Tag Archives: Elizabeth Warren

2020 Primary: Plus ça change…

I tried watching one of the Democratic Primary Debates, some months ago. It was basically unwatchable.

It’s just deeply awkward and unpleasant, for one thing; not only does it seem much like the collision of noises in a typical ESPN yelling-heads show, it’s worse because in theory the presidential debate is consequential and it certainly imposes this debasement on some genuinely intelligent people.

In a bigger sense, it’s hard to keep watching when it’s fairly obvious, before the debate even begins, that it’s basically a ritualized, desperate waving around of American culture’s absurd decay. The set design would have seemed like a grotesque parody if you showed it to someone a few decades ago. As visual metaphor for a culture trapped in rituals which no longer function, yet so hollow it can manage no response except to tart them up with ever more neon and mirrors, it would be rather hamfisted. Except this is what passes for reality. This reduction of national dialogue to a ridiculous game show, in both function and form, is not critical art but a miserable cynic’s disgusted counsel of despair.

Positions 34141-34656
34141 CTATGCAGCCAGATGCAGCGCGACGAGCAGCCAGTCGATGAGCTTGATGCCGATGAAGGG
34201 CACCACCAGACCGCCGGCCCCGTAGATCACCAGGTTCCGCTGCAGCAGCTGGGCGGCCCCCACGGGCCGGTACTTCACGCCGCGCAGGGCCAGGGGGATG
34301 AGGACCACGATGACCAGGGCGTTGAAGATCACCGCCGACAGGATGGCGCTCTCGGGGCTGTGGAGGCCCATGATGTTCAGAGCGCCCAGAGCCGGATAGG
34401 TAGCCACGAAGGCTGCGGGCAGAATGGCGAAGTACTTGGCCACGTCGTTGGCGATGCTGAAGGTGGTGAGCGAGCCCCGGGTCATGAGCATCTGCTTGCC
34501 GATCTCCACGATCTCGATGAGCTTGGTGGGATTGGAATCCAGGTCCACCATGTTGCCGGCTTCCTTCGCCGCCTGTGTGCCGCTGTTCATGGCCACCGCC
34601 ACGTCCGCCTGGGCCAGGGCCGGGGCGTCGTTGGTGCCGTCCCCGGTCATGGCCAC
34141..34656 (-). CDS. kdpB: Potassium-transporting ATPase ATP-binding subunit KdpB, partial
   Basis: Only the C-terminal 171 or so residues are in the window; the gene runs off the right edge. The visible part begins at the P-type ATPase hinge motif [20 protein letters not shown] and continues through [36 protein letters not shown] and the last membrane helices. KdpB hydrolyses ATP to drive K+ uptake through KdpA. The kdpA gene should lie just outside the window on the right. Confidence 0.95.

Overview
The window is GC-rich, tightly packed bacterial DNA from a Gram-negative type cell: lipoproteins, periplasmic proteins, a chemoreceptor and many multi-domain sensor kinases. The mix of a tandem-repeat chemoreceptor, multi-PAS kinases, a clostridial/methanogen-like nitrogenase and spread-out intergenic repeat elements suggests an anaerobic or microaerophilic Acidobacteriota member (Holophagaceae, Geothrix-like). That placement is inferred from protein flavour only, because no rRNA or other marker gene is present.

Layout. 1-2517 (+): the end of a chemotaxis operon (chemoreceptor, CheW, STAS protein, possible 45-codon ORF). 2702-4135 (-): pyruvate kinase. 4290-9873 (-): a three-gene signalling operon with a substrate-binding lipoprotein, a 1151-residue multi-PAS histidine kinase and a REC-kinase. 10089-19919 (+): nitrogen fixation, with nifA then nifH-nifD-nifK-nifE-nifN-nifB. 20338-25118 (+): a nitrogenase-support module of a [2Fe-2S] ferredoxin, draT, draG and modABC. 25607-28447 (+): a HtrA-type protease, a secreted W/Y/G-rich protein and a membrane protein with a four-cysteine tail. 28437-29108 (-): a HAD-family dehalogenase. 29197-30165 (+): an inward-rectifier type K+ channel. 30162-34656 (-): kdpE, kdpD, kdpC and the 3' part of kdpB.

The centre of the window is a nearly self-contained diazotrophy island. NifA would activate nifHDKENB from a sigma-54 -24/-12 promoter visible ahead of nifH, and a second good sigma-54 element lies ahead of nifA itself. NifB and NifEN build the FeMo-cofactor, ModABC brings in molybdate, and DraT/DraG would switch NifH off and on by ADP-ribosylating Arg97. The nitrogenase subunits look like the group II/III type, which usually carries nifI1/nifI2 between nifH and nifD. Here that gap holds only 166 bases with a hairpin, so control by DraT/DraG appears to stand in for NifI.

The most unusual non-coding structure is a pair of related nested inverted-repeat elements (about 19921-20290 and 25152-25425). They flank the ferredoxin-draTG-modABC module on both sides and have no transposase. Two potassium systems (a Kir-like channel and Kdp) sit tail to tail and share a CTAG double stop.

lol, says the debate format, nothing anyone does matters just give up.

The debate content and the larger primary provided a lot of support for that counsel, and some interesting but very limited exceptions to it.

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Medicare for All vs Solidarity for Some

Just over four years ago I was writing about the contortions which many Democrats were twisting themselves into, over policies including Medicare for All, seemingly in order to pretend that their feelings toward individual candidates were policy-driven.

Plus ça change, plus c’est la même chose.

Short version, Bernie Sanders is back running for president again; in the intervening four years his advocacy of Medicare for All has been joined by a small number of top-ranked Democrats, including even one of the other leading candidates for president, Senator Elizabeth Warren; Sanders’s campaign has vigorously framed Medicare for All as a wedge issue to justify disdain for and distrust of Warren, anyway, without any remotely credible basis in policy disagreement.

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